Jack Dromey - Standards and Privileges Committee Contents

Jack Dromey


1. In this Report we consider a memorandum from the Parliamentary Commissioner for Standards, reporting on his consideration of a complaint made against Jack Dromey, the Member for Birmingham, Erdington. The complaint was that Mr Dromey failed to register in time payments made to him in respect of his employment as Deputy General Secretary of the Unite the Union (hereafter 'Unite') from May 2010 to October 2010. There was a subsequent, related, complaint that Mr Dromey had failed to declare his interest in several debates where it would have been appropriate to do so. The complaints were made by the Member for North West Leicestershire, Andrew Bridgen.

2. The Commissioner's memorandum is appended to this Report. In accordance with the established procedure, we supplied Mr Dromey with a copy of the Commissioner's memorandum and asked him if he wished to give evidence to the Committee, orally or in writing. Mr Dromey has written to the Committee, indicating his willingness to give evidence, but expressing his acceptance of the Commissioner's findings, and apologising for his breaches of the rules. Those letters are also appended to the Report. We did not consider it necessary to take oral evidence.

The Commissioner's findings


3. At the time of his election in May 2010 Mr Dromey was the Deputy General Secretary of Unite. Members are required to register their financial interests and are responsible for notifying changes in their registrable interest within four weeks of each change occurring.[1] The categories of registration most pertinent to Mr Dromey's case are Category 2, remunerated employment etc, and Category 11, Miscellaneous. Under Category 2 Members must register "the precise amount of each individual payment made, the nature of the work carried on in return for that payment, the number of hours worked during the period to which the payment relates and [...] the name and address of the person, organisation or company making that payment."[2]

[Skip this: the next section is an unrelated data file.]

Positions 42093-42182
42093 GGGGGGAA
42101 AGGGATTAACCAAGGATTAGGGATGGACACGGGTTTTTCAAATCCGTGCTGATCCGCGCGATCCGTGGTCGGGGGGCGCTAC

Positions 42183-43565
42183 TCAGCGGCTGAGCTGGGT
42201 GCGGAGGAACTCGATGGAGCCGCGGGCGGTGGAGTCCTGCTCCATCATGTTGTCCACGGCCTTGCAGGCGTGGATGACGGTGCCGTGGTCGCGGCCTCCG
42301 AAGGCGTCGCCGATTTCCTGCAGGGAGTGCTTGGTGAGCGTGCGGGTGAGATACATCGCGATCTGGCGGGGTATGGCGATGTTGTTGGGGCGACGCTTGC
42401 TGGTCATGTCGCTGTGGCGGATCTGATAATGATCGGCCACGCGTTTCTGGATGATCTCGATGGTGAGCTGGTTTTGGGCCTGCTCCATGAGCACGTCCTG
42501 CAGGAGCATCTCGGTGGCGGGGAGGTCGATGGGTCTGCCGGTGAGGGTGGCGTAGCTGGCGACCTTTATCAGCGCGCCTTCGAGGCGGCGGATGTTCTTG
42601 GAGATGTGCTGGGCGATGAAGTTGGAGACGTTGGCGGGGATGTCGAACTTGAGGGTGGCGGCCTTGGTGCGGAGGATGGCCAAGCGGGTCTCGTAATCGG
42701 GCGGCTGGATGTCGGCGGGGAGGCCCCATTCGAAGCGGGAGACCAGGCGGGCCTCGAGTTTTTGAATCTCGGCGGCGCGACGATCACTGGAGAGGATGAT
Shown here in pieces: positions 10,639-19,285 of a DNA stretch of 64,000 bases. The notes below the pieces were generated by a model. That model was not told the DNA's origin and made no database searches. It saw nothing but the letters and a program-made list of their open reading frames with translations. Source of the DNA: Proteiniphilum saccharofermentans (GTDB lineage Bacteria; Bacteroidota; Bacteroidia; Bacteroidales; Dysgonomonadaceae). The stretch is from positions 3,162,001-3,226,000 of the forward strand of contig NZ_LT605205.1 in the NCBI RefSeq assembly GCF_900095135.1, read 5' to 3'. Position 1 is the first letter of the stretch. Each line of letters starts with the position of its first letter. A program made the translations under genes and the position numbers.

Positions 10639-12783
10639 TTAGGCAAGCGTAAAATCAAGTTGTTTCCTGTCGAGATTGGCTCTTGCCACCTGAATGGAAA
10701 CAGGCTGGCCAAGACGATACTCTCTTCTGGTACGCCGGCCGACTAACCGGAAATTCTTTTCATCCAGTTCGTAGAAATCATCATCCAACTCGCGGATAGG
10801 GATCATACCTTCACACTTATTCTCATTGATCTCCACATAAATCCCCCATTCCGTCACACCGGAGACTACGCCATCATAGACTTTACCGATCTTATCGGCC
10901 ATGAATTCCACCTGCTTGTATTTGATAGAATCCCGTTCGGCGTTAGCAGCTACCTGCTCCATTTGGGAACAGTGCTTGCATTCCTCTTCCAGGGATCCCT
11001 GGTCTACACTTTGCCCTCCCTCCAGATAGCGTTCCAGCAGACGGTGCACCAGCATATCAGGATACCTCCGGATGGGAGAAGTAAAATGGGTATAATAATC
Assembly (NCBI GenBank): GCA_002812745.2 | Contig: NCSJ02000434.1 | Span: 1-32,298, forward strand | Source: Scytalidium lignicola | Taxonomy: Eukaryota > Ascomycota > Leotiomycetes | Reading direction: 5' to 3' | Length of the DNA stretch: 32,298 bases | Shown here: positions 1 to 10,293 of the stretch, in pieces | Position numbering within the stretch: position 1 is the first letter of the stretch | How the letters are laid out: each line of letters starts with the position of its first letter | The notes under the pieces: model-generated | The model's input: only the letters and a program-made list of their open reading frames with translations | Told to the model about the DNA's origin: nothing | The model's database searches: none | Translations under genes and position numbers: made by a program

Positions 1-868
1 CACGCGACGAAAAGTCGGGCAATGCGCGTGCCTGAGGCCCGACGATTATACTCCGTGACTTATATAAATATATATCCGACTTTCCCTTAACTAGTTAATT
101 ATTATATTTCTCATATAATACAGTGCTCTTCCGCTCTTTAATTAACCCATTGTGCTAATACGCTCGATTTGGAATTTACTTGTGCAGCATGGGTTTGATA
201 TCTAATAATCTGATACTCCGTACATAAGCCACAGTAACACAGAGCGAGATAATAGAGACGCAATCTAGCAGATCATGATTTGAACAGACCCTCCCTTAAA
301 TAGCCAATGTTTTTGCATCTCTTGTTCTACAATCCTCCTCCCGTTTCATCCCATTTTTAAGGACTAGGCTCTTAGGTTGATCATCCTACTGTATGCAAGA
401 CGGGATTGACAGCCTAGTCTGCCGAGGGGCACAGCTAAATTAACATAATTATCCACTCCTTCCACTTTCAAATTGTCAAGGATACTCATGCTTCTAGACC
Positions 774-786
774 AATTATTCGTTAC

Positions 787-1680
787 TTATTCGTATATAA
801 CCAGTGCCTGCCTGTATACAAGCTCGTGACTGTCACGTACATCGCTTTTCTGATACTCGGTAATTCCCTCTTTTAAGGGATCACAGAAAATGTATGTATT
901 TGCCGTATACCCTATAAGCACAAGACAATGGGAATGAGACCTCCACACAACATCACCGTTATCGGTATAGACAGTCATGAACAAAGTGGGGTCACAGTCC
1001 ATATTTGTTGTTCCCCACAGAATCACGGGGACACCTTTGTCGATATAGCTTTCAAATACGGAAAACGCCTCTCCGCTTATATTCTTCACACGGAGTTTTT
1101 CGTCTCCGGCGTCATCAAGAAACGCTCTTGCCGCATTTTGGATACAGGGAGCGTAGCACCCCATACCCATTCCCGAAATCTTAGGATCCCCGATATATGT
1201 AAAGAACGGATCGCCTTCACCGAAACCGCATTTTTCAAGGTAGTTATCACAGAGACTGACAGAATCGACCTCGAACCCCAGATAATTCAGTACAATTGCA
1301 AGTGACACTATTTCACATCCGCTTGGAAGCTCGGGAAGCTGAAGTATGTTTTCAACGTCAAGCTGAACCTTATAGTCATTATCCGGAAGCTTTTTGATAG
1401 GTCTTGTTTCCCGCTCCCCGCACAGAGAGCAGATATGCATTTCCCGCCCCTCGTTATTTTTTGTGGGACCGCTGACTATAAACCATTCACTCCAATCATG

4. Mr Dromey's Register entry of 4 June 2010 under the heading of "2. Remunerated employment, office, profession etc" was as follows:

Deputy General Secretary of Unite Union. I am leaving this position and have declined my salary in the meantime.

Mr Dromey had intended to leave the position, and to accept no payment at the time when the Register entry was made. Things then changed. As Mr Dromey told the Committee "the Union asked me to continue my employment to deal with a particular internal matter of great importance that only I could deal with and this continued longer than we had anticipated and as a consequence I agreed to accept my subsequent salary in the interim."[3]

5. Mr Dromey continued to work for the union for between 10 and 15 hours a week (except when on holiday) until 30 October 2010. The Commissioner's memorandum indicated that during this period, Mr Dromey received payments for his work as follows:

a salary payment in May which Mr Dromey repaid to the union;

on 4 June 2010 a payment of £7,098 for 40-60 hours work in June 2010;

on 6 July 2010 a payment of £13,977 comprising £8,736 for 40-60 hours work in July 2010 and £5,241 for holiday pay for the period January to July 2010;

on 5 November 2010 a payment of £7,098 for 95-135 hours work in August to October 2010; and

on 5 November 2010 an ex gratia payment of £30,000 on leaving his position as Deputy General Secretary of Unite.[4]

Mr Dromey also had use of a telephone and of a car provided by Unite. A sum of £4,145.90 was deducted from the November payment, which represented the price of his car, since "In accordance with the normal practice for Officers leaving the Union with the Union's consent, Mr Dromey was allowed to purchase his car at a fixed percentage of list price depending upon the age of the car." [5]

6. Mr Dromey registered the ex gratia payment of 5 November 2010 on 7 July 2011, making a new entry in the Miscellaneous category:

  11. Miscellaneous

I received an ex gratia payment of £30,000 on leaving my position as Deputy General Secretary of Unite. (Registered 7 July 2011)

This followed a meeting with the Registrar of Members' Financial Interests, which Mr Dromey sought at his own initiative. The meeting covered a number of topics. As the Commissioner's memorandum says, Mr Dromey's evidence is that at that meeting on 7 July he told the Registrar "he would need to update his Register entry in relation to his employment with the union" and:

The Registrar's evidence is that at their meeting Mr Dromey's entry under Category 2 (Remunerated employment, office, profession etc) was not discussed in detail. He told her that he needed to check something in relation to this entry. She considers that Mr Dromey's exit package from the union was a complex one and she understands why he might have wished to check this information.[6]

After the meeting Mr Dromey requested details of payments received from the union which were not received until the end of August. The entry under Category 2 remained unchanged until 4 October 2011, when Mr Dromey wrote to the Registrar to indicate that it needed to be amended. The amended Register entry read as follows:

2. Remunerated employment, office, profession etc